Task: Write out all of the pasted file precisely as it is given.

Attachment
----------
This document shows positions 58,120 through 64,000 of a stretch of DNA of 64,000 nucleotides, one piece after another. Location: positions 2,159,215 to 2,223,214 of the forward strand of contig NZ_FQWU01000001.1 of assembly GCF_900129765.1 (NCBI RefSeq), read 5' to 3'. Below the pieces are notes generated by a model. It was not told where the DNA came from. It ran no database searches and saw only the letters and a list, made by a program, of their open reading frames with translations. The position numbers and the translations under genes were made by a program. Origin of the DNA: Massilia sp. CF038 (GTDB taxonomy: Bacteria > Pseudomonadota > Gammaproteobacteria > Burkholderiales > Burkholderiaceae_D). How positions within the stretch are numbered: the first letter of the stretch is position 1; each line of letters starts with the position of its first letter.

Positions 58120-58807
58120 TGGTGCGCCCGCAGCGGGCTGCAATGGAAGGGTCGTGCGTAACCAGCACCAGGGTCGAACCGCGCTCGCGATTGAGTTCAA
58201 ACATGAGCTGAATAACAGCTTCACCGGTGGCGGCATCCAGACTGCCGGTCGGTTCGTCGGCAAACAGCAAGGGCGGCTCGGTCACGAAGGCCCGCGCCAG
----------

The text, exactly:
This document shows positions 58,120 through 64,000 of a stretch of DNA of 64,000 nucleotides, one piece after another. Location: positions 2,159,215 to 2,223,214 of the forward strand of contig NZ_FQWU01000001.1 of assembly GCF_900129765.1 (NCBI RefSeq), read 5' to 3'. Below the pieces are notes generated by a model. It was not told where the DNA came from. It ran no database searches and saw only the letters and a list, made by a program, of their open reading frames with translations. The position numbers and the translations under genes were made by a program. Origin of the DNA: Massilia sp. CF038 (GTDB taxonomy: Bacteria > Pseudomonadota > Gammaproteobacteria > Burkholderiales > Burkholderiaceae_D). How positions within the stretch are numbered: the first letter of the stretch is position 1; each line of letters starts with the position of its first letter.

Positions 58120-58807
58120 TGGTGCGCCCGCAGCGGGCTGCAATGGAAGGGTCGTGCGTAACCAGCACCAGGGTCGAACCGCGCTCGCGATTGAGTTCAA
58201 ACATGAGCTGAATAACAGCTTCACCGGTGGCGGCATCCAGACTGCCGGTCGGTTCGTCGGCAAACAGCAAGGGCGGCTCGGTCACGAAGGCCCGCGCCAG